How Adobe Experience Platform Can Help Customers Personalize Their Mobile Messaging in Real-Time with Journey Orchestration Service and a Mobile Messaging Vendor
Authors: Sunish Verma, Meenalochini Balasubramanian, and Jody Arthur
Enterprises today are amassing a tremendous wealth of customer data yet most continue to struggle with using their data to its fullest potential. This post describes how Adobe Experience Platform was able to help large enterprise customers better leverage its data and its mobile app to send personalized messages to customers in real-time on their mobile devices. With its integration of the platform’s Journey Orchestration Service with a third party application in the company’s existing tech stack, the moment customers initiate a triggering event within the app, such as watching a video or abandoning and a sports event in progress, they now receive personalized messages in real-time to deepen or reestablish the engagement.
This blog details a single implementation or customization on Adobe Experience Platform. Not all aspects are guaranteed as general availability. If you need professional guidance on how to proceed, then please reach out to Adobe Consulting Services on this topic.
Today, in the United States alone, smartphones are now in the pockets and purses of an estimated 81% of all adults. Businesses of all kinds are seeking new and innovative ways to use these devices to engage their customers and are developing branded mobile applications at breakneck speed. At Adobe Experience Platform, we’re helping businesses use their mobile apps to connect with their customers on a deeper level with personalized experiences delivered in real-time.
Recently, we developed the ability for an Adobe Experience Platform client to send personalized messages to its customers through their smartphones based on their use of the company’s mobile app. The customer wanted the ability to send personalized messages to its customers as soon as they started watching a video on their smartphones and also to invite them back into the experience if they stop watching before it’s over.
We know many brands have invested in mobile niche vendors and Adobe will integrate with any vendor that has restful APIs to deliver push notifications. In this example, we did the POC with Airship, a leading MEA vendor with many common customers with Adobe. To accomplish this, we used Adobe Experience Platform’s Journey Orchestration Service with Airship, a third-party application, to leverage the data the client already had in the platform. The personalization came from the data stored in Adobe Experience Platform and streaming data, which we were able to activate by integrating Airship with Journeys.
We started with a proof of concept, which was necessary to ensure that all the products in the architecture would work with the mobile app to provide a seamless personalized experience to the customer the moment he initiates a triggering event. We also needed to see if we could take the reporting from these events and get it back into the platform to complete the 360-degree view of the customer through this journey.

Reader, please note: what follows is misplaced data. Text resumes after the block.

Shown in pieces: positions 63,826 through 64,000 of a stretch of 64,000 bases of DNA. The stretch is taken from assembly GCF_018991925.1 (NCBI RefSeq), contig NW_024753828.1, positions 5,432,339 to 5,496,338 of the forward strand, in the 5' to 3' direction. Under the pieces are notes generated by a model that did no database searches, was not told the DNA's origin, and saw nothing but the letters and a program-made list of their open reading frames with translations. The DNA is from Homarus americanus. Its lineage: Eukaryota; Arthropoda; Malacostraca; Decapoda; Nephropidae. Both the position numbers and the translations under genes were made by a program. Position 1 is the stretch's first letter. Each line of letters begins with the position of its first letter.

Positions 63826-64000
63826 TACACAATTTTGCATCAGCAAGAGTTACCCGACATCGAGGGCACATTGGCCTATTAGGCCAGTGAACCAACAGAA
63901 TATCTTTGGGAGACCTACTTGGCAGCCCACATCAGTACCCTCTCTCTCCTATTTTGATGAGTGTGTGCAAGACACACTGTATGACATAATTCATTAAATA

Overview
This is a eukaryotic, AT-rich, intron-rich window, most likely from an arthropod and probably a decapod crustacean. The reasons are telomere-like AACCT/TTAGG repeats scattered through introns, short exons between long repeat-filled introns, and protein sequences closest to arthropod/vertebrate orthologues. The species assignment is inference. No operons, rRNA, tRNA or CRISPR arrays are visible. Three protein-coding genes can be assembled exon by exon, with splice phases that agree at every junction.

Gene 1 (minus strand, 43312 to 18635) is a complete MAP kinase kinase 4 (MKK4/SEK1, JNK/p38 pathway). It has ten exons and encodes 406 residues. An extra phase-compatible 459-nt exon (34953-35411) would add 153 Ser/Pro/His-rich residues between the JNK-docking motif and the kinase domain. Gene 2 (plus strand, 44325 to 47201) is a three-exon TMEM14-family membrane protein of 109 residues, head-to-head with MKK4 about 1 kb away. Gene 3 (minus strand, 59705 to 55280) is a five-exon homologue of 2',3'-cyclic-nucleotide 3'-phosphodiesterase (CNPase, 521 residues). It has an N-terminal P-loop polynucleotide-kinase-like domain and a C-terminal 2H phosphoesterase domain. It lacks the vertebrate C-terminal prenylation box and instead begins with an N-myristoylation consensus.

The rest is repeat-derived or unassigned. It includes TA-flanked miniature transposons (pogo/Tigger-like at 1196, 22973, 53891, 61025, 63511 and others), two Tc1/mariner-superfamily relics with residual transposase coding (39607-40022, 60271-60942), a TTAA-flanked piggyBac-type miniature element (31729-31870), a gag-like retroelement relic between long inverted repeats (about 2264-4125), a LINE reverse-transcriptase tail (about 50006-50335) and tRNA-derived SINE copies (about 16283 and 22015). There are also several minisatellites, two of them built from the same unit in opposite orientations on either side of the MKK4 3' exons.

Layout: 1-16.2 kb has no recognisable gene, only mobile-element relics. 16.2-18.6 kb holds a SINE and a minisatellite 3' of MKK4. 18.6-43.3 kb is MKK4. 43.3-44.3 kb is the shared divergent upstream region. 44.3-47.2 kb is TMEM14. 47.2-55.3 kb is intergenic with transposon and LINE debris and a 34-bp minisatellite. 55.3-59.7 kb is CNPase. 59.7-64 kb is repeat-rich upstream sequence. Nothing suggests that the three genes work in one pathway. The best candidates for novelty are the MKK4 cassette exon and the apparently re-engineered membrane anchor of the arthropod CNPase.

We initially considered two types of events, a specific date or time or a video start event, to use as our triggering event. We chose the video start because it is much better suited to the one-to-one personalization capabilities Journey provides. With a video start as our triggering event, when the user starts watching a live or prerecorded game on his smartphone through the company’s mobile app he would receive a push notification with a personalized message on his phone.
Architecting Personalized Experiences
Figure 1 shows the high-level architecture we built for our proof of concept and to meet the client’s goals. There were three main steps in the process, which are outlined in green.
The client’s mobile app uses mobile SDKs, which flows analytics data into Adobe Experience Platform (Step 1). Prior to our proof of concept, we had already provisioned the Adobe Analytics connectors so the analytics data can flow into Adobe Experience Platform and through Pipeline into the client’s data lake for activation. The analytics connector helps Journey Orchestration Service understand events and their payload. But, for real-time activation, you have to make an explicit call the moment an event happens. For our proof of concept, we built a data inlet for the client to allow its mobile app to fire the event data into Adobe Experience Platform where it can be written into Pipeline so that Journey can listen for it and act upon it the moment it occurs. At that moment, Pipeline automatically sends the notification to Journey (Step 2). Journey then use the workflows we developed to trigger actions based on events, in this case, a personalized message the moment the user starts watching a game on his smartphone (Step 3).
Within Journey, we can use a variety of conditions to set up specific logic if the use case requires it. These conditions can draw different attributes from the Unified Profile Service in Adobe Experience Platform. With streaming segmentation, Journey Orchestration Service can look up qualifying audiences in real-time allowing you to check the conditions set in your workflows to quickly determine if the user qualifies for a particular segment. The service will return boolean values such as yes/no or true/false, which can then be used to send the correct message to the user. Based on the conditions you have set, the action then sends this information out to Airship (Step 4), allowing us to use its test app to test the success of our push messaging.
Airship works based on the API. First, you support the REST APIs, then you develop authentication mechanisms based on the tokens in order to erase the encryption so the handshake between Journey and Airship can happen. We activated based on the endpoints provided by Airship to fire these calls and send the push message.